When Paul connects circumcision and baptism in this fashion, he is making a profound statement: what was true about circumcision, is now true about baptism, except like all things fulfilled in Christ, they are made even more glorious. The physical-spiritual rite of the Old Testament has been expanded in baptism to include men and women (which, by the way, is another huge piece of evidence proving the end of patriarchy). And baptism not only sets us apart as God’s people as circumcision did, but it speaks far more powerfully of our sonship, since we have all been incorporated into Jesus’ life, death, and resurrection. And our baptism pictures a greater forgiveness, a greater redemption and a greater savior. And if baptism is greater than its’ Old Testament counterpart, then it has to include children of believing parents because baptism never loses any of its Old Testament corresponding benefits (but it certainly expands and glorifies them).
Okay, let’s review (You can help by singing the appropriate lyrics be they “physical” or “spiritual”). In Abraham, circumcision was both gloriously physical and spiritual. The two were equal and you couldn’t have one without the other. But over time, Israel mislaid the spiritual aspect. And so, when Israel finally went apostate, circumcision became a meaningless physical act (it signified nothing other than ethnicity). But then, the prophets tried to restore the spiritual aspect to the physical act; and while this took hold in the remnant, it never was widespread. Israel, generally speaking, remained cut off from God. But then, Christ comes and inaugurates the New Covenant. And under the New Covenant, physical circumcision became meaningless again because the only thing that mattered was the new creation (Gal. 6:15 — “Neither circumcision nor uncircumcision means anything; what counts is the new creation”). And suddenly, we think we’re going full bore spiritual, “no turning back, no turning back.” And so, we start to read about how physical circumcision was now being replaced by a spiritual circumcision and done by Christ. And that seems to confirm our inclination: from here on out, it’s all spiritual all the time! But then in a surprising twist, Paul says that circumcision is also replaced by baptism so that God’s original design of a spiritual-physical sign would be instituted once again. And by having baptism replace circumcision, the glory of Abraham’s sign is restored and made even more spectacular than we thought possible! God’s original gift has been given to us; and it is even more magnificent in scope, in breadth and in glory. In other words, baptism swallows up circumcision with all of its meaning and purposes and promises and makes it a new creation ordinance. And if baptism and circumcision are now seen as prophecy and fulfillment, then baptism must welcome children as part of the covenant community. Let’s face it, baptism is far superior in every way. It shines with new creation glory, a glory that weds together the physical and the spiritual into one. In short, when comparing circumcision with baptism, we can now unambiguously point to baptism and say: “You’re the one that I want (ooh-ooh-ooh).”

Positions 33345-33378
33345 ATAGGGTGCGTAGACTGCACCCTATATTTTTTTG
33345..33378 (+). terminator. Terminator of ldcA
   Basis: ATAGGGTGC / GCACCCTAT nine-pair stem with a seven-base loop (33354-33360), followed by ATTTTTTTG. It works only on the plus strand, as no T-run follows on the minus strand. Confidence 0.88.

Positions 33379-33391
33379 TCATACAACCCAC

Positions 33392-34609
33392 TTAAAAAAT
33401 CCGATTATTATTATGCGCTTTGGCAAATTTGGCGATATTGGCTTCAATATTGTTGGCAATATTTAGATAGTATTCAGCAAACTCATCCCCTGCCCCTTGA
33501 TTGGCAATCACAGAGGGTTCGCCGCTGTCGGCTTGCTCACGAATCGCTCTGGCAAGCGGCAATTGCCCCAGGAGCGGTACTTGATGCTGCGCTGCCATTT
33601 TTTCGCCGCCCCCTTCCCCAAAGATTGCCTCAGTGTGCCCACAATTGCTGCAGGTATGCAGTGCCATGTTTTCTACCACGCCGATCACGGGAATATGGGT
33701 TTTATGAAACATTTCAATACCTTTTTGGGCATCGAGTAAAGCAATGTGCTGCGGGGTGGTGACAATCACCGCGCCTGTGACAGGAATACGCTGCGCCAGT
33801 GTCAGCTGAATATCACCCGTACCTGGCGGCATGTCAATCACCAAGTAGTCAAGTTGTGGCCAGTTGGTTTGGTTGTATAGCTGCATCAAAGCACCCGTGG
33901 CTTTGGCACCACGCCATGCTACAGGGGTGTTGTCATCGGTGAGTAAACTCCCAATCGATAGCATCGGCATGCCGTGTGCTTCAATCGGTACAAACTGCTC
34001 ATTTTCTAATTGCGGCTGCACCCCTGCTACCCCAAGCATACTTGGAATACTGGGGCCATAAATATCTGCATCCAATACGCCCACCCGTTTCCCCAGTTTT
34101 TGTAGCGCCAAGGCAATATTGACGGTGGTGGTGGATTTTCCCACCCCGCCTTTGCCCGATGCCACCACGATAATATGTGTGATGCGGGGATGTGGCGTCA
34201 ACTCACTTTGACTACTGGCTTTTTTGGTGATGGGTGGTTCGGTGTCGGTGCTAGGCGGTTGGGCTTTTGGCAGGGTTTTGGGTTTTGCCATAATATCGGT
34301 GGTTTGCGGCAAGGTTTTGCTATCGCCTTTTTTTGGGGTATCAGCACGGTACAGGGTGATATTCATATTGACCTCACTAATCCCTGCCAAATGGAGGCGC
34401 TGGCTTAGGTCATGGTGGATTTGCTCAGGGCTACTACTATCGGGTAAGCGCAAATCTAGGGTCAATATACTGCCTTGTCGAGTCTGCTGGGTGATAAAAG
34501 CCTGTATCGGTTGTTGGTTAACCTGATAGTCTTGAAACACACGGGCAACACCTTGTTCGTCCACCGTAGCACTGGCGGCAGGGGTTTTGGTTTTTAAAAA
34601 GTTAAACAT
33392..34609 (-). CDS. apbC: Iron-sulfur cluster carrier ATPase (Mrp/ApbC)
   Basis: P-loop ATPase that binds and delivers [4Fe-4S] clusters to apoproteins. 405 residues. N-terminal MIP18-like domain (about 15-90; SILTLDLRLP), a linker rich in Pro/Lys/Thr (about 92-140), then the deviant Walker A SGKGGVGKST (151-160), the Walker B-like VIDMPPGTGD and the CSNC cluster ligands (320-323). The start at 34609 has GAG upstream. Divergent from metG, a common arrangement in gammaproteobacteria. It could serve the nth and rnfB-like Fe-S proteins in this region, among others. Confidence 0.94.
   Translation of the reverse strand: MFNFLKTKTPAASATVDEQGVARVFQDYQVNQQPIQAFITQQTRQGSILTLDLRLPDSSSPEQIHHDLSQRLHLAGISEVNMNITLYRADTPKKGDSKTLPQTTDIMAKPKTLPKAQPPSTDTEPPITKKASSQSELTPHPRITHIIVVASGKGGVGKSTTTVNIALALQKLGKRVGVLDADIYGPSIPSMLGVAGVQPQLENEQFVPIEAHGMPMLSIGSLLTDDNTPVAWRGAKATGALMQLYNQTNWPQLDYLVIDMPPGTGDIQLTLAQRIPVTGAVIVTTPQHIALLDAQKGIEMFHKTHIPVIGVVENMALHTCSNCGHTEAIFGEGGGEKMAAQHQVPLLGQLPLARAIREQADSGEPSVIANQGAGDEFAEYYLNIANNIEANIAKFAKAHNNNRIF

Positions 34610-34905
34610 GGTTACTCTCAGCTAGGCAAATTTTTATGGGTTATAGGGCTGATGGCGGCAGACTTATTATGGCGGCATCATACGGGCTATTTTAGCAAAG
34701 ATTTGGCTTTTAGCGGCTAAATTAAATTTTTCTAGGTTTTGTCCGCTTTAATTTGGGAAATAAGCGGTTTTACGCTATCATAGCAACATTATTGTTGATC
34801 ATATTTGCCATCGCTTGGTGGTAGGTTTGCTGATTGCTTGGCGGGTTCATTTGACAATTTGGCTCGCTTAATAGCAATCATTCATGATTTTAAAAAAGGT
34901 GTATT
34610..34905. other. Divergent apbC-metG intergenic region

Does that raise even more questions? Of course, it does! But we will deal with them with greased lightnin’ speed next week.